Graft selection in anterior cruciate ligament reconstruction for smoking patients
Kim SJ, Lee SK, Choi CH, Kim SH, Kin, SH, and Jung M. Am J Sports Med. 2013; [Epub ahead of print].
Take Home Message: Patients who smoke tend to have worse subjective and objective outcomes following ACL reconstruction compared with patients who never smoked.
Despite much research attempting to optimize graft selection for the treatment of a ruptured anterior cruciate ligament (ACL), a gold-standard for choosing an ACL graft does not exist. By better understanding the interaction between graft type and recipient’s lifestyle factors, grafts can be matched to allow the patient the greatest possibility of favorable outcomes. Therefore, Kim and colleagues completed a retrospective cohort study to compare the subjective and objective outcomes of ACL reconstruction among smoking and nonsmoking patients. The authors conducted a retrospective review of medical records and identified 487 patients who received a primary single-bundle ACL reconstruction and met 9 inclusion criteria including being over 18 years of age, without concomitant ligamentous injury, and had a minimum follow-up of 24 months. Among the 487 patients, 322 patients reported never smoking (263 males, 59 female) and 165 reported smoking before the ACL reconstruction and during rehabilitation (143 males, 22 female). Patients received four types of ACL graft: bone-patellar tendon-bone (227 patients), hamstring autograft (65 patients), quadriceps tendon-bone autograft (142 patients), and Achilles tendon allograft (53 patients). Following reconstruction the rehabilitation protocol was standardized across all patients. Outcomes assessment was based on values recorded pre-surgery and at least 24 months post-surgery and included clinical assessment of stability and subjective measures: Lachman test, pivot-shift test, KT-2000 arthometer, Lysholm knee score, and International Knee Documentation Committee (IKDC) scores(clinical exam grade and self-reported symptoms and function score). Analysis demonstrated no significant difference between the 2 groups prior to surgery. Post-operatively however, the smoking group demonstrated significantly greater anterior tibial translation measurement, and significantly worse functional scores (IKDC scores and Lysholm score) than the nonsmoking group. While graft type didn’t influence patient outcomes among nonsmokers there was some evidence that 19 smokers with an Achilles allograft did worst compared with the three autograft groups.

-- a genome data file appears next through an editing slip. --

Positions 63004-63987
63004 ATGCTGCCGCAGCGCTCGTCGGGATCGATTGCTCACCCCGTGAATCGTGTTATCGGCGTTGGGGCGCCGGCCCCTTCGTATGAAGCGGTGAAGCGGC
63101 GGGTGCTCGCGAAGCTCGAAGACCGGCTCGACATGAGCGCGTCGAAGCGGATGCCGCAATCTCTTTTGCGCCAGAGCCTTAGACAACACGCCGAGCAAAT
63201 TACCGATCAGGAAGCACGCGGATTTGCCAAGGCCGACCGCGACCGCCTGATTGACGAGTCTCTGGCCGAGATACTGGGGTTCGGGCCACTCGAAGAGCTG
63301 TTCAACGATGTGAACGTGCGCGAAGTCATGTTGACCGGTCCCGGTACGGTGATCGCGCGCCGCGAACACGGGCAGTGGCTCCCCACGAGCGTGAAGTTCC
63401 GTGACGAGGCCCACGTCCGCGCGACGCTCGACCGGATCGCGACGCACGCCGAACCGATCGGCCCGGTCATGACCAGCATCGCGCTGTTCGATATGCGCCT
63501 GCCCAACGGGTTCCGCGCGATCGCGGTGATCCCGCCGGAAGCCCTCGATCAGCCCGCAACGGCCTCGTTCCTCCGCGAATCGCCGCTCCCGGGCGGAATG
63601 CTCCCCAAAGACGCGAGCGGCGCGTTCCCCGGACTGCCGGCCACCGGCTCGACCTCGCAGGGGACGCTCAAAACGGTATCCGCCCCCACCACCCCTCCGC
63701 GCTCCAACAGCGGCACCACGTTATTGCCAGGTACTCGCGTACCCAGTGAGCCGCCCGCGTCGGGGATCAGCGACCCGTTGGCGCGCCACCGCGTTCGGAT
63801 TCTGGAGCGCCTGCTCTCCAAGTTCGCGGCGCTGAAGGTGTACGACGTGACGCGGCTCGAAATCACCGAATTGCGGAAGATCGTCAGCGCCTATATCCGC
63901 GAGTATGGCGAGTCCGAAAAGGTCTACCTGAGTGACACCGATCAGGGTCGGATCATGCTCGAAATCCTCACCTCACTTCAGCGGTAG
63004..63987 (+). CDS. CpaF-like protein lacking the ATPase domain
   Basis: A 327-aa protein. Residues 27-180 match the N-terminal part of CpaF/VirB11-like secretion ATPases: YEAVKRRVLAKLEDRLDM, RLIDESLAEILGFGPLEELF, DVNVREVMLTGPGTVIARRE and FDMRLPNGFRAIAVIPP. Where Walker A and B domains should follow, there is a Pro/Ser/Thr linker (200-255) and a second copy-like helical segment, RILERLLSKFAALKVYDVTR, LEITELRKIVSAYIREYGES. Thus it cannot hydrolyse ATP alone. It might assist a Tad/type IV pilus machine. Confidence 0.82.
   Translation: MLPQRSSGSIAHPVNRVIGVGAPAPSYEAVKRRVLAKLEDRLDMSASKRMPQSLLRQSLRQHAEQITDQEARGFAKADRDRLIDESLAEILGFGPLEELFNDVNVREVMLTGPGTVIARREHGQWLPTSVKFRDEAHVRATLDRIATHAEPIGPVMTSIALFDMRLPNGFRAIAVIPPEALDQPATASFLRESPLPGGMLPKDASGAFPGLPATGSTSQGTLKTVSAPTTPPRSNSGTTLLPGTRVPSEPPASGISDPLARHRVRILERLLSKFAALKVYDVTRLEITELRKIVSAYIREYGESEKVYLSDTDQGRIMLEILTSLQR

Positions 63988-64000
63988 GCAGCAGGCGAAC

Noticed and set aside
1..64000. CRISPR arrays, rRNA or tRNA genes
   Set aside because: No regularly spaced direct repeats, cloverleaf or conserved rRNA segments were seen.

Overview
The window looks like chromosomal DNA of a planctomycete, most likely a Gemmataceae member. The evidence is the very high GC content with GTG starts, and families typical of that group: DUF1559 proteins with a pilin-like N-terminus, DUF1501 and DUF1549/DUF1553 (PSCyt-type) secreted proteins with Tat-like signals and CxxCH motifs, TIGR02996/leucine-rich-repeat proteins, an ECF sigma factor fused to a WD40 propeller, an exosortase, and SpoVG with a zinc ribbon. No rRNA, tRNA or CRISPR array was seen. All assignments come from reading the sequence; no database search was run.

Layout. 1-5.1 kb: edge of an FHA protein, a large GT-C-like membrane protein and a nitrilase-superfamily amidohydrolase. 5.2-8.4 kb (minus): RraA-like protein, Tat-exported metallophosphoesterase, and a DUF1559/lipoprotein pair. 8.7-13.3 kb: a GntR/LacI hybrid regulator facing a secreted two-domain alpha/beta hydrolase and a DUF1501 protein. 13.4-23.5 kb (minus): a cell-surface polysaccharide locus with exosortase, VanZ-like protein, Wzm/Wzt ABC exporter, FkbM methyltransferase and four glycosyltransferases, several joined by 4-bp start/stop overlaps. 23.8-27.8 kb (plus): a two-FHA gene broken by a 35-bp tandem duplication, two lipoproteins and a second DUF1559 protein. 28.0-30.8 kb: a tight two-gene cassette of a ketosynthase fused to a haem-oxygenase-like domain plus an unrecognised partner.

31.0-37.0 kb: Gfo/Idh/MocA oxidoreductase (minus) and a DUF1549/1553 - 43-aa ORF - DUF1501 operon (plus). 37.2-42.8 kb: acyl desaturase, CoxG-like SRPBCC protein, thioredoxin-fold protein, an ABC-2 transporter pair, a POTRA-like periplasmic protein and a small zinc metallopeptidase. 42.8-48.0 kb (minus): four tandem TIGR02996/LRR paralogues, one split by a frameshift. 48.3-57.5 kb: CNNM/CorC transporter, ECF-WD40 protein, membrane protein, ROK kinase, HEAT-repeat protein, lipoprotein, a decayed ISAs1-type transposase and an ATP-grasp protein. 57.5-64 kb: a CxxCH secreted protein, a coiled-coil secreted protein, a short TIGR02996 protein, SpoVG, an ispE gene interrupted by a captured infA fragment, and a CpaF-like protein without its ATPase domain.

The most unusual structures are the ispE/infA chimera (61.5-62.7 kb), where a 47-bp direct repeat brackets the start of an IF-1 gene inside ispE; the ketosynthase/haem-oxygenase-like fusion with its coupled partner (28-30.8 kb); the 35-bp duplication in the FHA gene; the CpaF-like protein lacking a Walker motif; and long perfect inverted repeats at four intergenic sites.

Overall, this study presents data to support the notion that smoking leads to poorer outcomes after 24-months post ACL reconstruction. While this study alone may not influence clinicians directly in their choice of ACL graft, it adds to our understanding of outcomes following ACL reconstruction. Clinicians should include questions about smoking habits and history of tobacco use in their pre-surgical assessments. By counseling patients on the possible association between smoking and poor outcomes after an ACL reconstruction perhaps patients will be more inclined to stop smoking. While the data presented is quite interesting and informative for clinicians, clearly more research needs to be conducted to better understand this interaction. It would be helpful if future research recruited patients before surgery (prospective study) and explored if other variables that might explain the difference between smokers and nonsmokers (e.g., overall health, physical activity). By retrospectively analyzing medical records no randomization could occur in terms of which ACL graft was chosen. This would further bolster the applicability of the results. Additionally, we don’t know if the time to follow-up was different between groups nor the smoking habits of the included patients (e.g., intensity of smoking, duration of smoking, age smoking began). Despite these limitations, this study provides another reason for us to encourage our patients to kick the habit.
Questions for Discussion: Do you currently inquire about patients’ smoking habits? If so, how does a patient’s smoking habit influence your treatment?
Written by: Kyle Harris
Reviewed by: Jeffrey Driban